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Susquehanna Kicks Off a Year of University Theme Events

September 5, 2006

SELINSGROVE, (Pa.) – Susquehanna University will kick off its 2006-2007 University Theme Program with the musical performance “Squashua Improvisations,” a faculty and guest artists concert slated for 8 p.m. Wednesday, September 6, in Stretansky Concert Hall of the Cunningham Center for Music and Art. The performance is free and open to the public.

Joshua Davis, assistant professor of music and Susquehanna's new jazz ensemble director, brings his improvised music group, Squashua, to campus for this inaugural event. The group treads on the fringes of several ethnic grooves and improvisational styles, tempered by the compositional voices of Tchaikovsky, Bach and Beethoven and such ethnic interpretation sources as India, Armenia and Brazil.

In all, the Department of Music will devote 11 concerts to exploration of the university theme “On the Fringes: What Fades, What Flourishes.” This theme encourages the examination of theories, beliefs, practices, and cultural and artistic developments that have been, or are now, on the fringes of society. It attempts to explain why certain ideas and practices, as well as those who create or promote them, remain outside the mainstream while others have become more politically and socially acceptable.

Throughout the fall semester, the Department of Music will present seven more programs reflective of the university theme – five in September and one each in October and November. All of the events are free and open to the public.

The department's next theme-related program is “Exceptional Etudes” featuring Professor of Music Susan Hegberg on organ. The concert begins at 3 p.m. Sunday, September 17, in Weber Chapel Auditorium. When Jeanne Demessieux's etudes appeared in 1946, they were recognized as the most difficult organ music that had ever been published. A performance of these rarely heard pieces illuminates the Department of Music's yearlong examination of works that have redefined traditional boundaries. The program also includes music of Bach and Dupre.

On Saturday, September 23, tenor Jeffrey Fahnestock, lecturer in music, and pianist Holly Roadfeldt-O'Riordan, assistant professor of music, will perform “What Fades? What Flourishes?” The concert begins at 8 p.m. in Stretansky Concert Hall. British composer Gerald Finzi's song cycle "A Young Man's Exhortation," with poetry of Thomas Hardy, takes its inspiration from Psalm 89: “In the morning man shall grow up like grass; in the morning he shall flourish and pass away: in the evening he shall fall, grow dry, and wither...” The program also includes Schumann's enduring Liederkreis, op. 39, with poetry of Joseph von Eichendorff.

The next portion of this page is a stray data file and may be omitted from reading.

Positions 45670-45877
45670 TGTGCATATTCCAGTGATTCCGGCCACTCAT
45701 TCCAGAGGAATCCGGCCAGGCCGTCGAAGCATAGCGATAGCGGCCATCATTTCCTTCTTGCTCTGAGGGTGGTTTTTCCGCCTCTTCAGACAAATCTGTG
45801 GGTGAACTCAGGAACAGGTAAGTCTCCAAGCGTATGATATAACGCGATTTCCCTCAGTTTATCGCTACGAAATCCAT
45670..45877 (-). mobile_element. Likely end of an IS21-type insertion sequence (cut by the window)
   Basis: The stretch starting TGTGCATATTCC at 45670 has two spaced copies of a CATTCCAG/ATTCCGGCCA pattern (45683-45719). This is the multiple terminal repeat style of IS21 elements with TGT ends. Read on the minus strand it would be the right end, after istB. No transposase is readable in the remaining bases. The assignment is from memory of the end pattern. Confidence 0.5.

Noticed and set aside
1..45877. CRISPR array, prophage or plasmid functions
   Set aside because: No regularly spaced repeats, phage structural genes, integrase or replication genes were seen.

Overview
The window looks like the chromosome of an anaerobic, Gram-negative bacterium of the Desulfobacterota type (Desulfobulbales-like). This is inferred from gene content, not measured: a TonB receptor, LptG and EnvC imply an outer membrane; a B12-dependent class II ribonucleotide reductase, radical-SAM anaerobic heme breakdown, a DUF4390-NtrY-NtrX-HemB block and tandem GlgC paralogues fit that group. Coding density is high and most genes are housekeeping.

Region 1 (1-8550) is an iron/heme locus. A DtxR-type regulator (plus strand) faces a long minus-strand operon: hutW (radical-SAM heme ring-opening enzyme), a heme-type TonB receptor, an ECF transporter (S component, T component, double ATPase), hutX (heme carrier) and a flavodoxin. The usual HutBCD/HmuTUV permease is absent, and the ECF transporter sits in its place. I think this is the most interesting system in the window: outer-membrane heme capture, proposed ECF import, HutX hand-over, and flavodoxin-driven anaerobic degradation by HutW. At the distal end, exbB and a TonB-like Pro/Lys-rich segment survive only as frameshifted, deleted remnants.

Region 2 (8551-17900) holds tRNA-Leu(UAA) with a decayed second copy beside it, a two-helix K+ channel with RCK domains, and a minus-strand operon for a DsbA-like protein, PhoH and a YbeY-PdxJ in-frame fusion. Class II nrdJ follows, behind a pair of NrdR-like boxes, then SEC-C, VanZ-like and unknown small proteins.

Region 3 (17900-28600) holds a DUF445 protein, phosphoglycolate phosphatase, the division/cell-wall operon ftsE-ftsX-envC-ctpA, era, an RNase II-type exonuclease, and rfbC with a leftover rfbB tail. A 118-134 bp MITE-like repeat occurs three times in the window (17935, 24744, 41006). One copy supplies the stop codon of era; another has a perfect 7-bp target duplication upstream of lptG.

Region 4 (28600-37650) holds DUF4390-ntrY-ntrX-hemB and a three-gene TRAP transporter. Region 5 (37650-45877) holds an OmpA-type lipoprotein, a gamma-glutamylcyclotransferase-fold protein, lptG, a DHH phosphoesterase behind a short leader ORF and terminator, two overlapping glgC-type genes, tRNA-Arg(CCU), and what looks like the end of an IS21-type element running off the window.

A faculty chamber music concert, titled “Shostakovich & Comrades,” will be presented at 8 p.m. Monday, September 25, in Stretansky Concert Hall. A commemoration of the 100th birthday of Dmitri Shostakovich, born this day in 1906, recognizes activist composers who have been marginalized by some and celebrated by others for their political views. The wide-ranging program includes music for piano trio, percussion, jazz band, voice and player piano.

Guest artist Jennifer Blyth, of Dickinson College, will present “Songs without Singing” at 8 p.m. Wednesday, September 27, in Stretansky Concert Hall. Blyth performs piano music centered on recorded speech and projected texts, with a work by Associate Professor of Music Patrick Long for piano and interactive computer music system. The program also includes works by Bach, Busoni, Rzewski and Wagner.

On Friday, September 29, a faculty chamber music concert titled “Brilliance of Buenos Aires” will be held at 8 p.m. in Stretansky Concert Hall. An exciting evening devoted to the music of one composer: Astor Piazzolla. His bold conception of Nuevo tango, which met with scorn and condemnation in the 1940s, has earned him a reputation as the savior of tango and provoked renewed fascination with this unique expression of the Argentine character, not only in the once-declining dance halls of Buenos Aires, but in the world's leading classical music venues. The program includes music for piano, strings and winds, plus highlights from Piazzolla's opera Maria de Buenos Aires.

A faculty and guest artist recital on Wednesday, October 11, titled “The Inner Circle” will feature soprano Nina Tober, associate professor of music and department chair, accompanied by Trevor Stephenson on fortepiano and harpsichord. The recital begins at 8 p.m. in Stretansky Concert Hall. From the time of the Florentine Camerata in the 16th century, music written for a composer's inner circle – friends, family and aficionados – has often found a more permanent home in the concert hall, where it has reached more listeners than the composer might have imagined. For this intimate recital, with repertoire ranging from the Baroque to Schubert, the audience will be seated on the stage along with the performers.

The Susquehanna University Orchestra concert “Mahler and Bernstein” will be held at 8 p.m. Friday, November 3, in Stretansky Concert Hall. Guest Leif Bjaland, artistic director and conductor of the Florida West Coast Symphony, joins Jennifer Sacher Wiley, associate professor of music and orchestra director, in leading the works of two musical giants, both brilliant conductors of the New York Philharmonic and misunderstood composers: Gustav Mahler, who said, “My time will come,” and Leonard Bernstein, who fulfilled that prophecy as leader of the Mahler revival in the 1960s. Maestro Bjaland will receive an honorary doctorate from Susquehanna at this performance.

Contact: Victoria Kidd


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